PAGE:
There are a lot of factors that contribute to my disgust of the state of things, and it's not all the druggies and homeless. Uber, and SFMTA's war on cars has made driving around more difficult and time consuming. City worker's covid holiday continues, and I think many city workers, including the cops, have decided to do less.

Drivers speed with impunity, and bikes act like red lights don't apply to them, while the cops do nothing. As a business owner, dealing with city agencies in an attempt to simply get them to do their jobs, is an increasingly frustrating endeavor. But the fees keep going up. Have a forklift? You need to apply for a permit to store a propane tank. Application fee? $500.00 Yearly fee? Another $500.00.......have a sprinkler system? Yearly, bi annual, and five year inspections required. And you get a separate water bill just for them having water available in case your sprinkler system goes off. So far, no fire, but have paid 9k to have that water "available" I wish I had confidence that it really was. That is just a few things-there are more. City residents and businesses are getting less for their tax dollar.
My saving grace? I'm going to retire soon, and I doubt I'll spend much time in the city. It's fine, I have the memories.
Yeah hard to argue with any of that. And no way would I want to run a small business in the city which entailed having to actually work with the city. Which is depressing. While I'm always perplexed by people who don't live there saying the whole place is completely dystopian, Union Square and soma have definitely gone downhill, and considering those two areas are where so many tourists/conventioneers visit...I can appreciate how that point of view is developed.

Can we talk about the deterioration of sand bars at Ocean Beach? I swear already marginal conditions have gotten worse over the last 15 years out there. To the point where I'm willing to put it on par with any other crappy beach break between it and pigeon point. I blame Gavin.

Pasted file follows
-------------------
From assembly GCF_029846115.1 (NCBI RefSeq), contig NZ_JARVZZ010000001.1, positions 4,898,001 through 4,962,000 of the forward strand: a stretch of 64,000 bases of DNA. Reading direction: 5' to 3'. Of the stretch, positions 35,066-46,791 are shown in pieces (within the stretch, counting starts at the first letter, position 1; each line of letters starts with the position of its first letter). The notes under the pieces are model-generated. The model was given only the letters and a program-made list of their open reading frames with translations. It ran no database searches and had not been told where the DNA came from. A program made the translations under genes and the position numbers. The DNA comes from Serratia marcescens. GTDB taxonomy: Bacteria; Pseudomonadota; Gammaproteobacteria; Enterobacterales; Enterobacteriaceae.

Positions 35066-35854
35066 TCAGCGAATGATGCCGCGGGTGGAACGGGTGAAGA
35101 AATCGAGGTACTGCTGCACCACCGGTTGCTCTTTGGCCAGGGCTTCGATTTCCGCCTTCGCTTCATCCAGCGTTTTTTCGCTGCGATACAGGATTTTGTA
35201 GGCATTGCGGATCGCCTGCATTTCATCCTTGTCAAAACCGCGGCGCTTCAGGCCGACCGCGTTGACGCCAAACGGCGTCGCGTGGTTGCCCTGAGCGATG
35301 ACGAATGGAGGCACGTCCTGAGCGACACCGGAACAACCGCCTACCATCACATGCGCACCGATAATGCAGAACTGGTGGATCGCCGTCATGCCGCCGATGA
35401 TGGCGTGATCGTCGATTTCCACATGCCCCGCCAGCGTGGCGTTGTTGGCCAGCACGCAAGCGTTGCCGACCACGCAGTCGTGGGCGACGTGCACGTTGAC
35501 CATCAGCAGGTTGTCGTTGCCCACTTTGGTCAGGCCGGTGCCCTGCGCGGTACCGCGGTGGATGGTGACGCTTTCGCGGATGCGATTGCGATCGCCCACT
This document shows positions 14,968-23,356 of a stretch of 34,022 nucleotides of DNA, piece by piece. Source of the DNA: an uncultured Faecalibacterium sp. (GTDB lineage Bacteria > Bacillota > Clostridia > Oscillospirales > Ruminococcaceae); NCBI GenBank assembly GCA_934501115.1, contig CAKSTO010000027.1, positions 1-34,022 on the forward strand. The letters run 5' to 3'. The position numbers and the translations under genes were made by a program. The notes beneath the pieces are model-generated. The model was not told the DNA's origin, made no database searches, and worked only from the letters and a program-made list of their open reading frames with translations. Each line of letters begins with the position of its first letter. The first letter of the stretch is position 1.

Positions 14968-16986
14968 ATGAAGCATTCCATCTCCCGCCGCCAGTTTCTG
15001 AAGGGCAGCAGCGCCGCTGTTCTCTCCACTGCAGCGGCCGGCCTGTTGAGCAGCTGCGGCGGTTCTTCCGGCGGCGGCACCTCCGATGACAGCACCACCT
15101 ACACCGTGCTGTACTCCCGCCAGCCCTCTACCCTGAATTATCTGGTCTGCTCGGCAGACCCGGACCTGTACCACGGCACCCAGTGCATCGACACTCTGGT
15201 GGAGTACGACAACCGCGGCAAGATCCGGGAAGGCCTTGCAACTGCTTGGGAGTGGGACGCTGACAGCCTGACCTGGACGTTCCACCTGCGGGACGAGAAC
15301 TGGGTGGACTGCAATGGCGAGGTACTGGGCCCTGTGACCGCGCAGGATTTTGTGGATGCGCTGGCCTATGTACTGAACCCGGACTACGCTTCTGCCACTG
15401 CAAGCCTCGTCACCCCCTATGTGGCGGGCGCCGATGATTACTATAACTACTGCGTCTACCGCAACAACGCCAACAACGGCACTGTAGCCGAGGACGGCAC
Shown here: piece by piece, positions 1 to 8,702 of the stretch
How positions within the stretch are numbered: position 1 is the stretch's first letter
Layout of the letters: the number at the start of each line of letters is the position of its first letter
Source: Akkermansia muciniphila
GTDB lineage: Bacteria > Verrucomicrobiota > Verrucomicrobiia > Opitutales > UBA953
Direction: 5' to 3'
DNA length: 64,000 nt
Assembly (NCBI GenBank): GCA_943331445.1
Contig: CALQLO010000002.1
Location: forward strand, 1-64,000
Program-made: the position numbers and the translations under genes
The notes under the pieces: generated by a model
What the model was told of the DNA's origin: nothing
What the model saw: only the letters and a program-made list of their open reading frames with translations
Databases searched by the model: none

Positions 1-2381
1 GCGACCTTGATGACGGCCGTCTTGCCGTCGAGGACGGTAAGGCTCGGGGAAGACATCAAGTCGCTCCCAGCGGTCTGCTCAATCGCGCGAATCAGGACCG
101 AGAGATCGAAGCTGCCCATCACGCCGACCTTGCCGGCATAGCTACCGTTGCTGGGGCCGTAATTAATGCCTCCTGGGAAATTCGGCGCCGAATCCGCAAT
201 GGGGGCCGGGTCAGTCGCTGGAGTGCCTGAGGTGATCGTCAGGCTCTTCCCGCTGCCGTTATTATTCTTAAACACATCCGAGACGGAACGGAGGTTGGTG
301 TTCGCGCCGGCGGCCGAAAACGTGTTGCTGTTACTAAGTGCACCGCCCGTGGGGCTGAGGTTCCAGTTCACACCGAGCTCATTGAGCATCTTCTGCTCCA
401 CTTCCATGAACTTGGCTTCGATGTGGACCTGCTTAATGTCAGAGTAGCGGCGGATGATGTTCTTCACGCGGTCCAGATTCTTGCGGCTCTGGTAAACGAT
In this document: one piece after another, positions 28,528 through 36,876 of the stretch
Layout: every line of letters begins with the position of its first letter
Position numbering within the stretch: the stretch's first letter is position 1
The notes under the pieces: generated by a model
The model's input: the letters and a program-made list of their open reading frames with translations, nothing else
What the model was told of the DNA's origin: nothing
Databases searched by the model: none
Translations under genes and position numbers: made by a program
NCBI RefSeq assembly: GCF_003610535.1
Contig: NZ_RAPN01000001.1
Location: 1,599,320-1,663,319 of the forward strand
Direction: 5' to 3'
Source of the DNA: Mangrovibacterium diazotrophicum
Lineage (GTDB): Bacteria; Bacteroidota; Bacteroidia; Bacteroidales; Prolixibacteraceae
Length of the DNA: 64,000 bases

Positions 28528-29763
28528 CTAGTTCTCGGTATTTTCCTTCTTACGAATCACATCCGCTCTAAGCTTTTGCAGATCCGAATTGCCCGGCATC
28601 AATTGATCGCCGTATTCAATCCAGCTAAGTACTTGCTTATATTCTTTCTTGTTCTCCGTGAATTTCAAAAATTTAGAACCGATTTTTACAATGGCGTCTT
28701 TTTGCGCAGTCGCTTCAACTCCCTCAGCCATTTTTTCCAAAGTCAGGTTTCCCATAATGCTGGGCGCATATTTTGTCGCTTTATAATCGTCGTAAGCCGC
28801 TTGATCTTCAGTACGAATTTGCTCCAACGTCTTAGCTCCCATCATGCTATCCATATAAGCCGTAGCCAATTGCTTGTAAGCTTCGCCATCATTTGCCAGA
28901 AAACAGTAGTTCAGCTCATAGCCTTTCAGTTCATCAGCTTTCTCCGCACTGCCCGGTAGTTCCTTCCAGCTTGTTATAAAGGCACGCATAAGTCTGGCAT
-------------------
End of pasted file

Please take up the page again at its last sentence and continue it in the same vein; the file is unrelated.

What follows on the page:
npsp

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Downtown SD was so much worse in the '70s. Super sketchy and dangerous. Of course as teenagers we loved it!
It's so nice now in comparison.
It was sketchy into the 80s as well. The building of Horton Plaza was the catalyst for the rebirth of the gas lamp and Petco for the east village. 4th, 5th and Broadway was all strip joints and tattoo parlors catering to sailors and bikers.
Ironically, back then it was much safer to go to TJ for night out than downtown.
 
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casa_mugrienta

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I work in the tenderloin a lot, and I'ma tell you, it's worse than it used to be. You aren't going to find tents on Lake st. or in seaclift. Why exactly is that?
This.

All we hear is how the city can't do nuffin' cuz the 9th District Court says they can't.

Well then how is it that some areas of town don't seem to get the homeless riffraff?

For instance here in dowtown SD the area around the library and Park 12 used to be crawling with homeless - before Park 12 opened - but now that it's open they've mysteriously moved east and into Barrio Logan.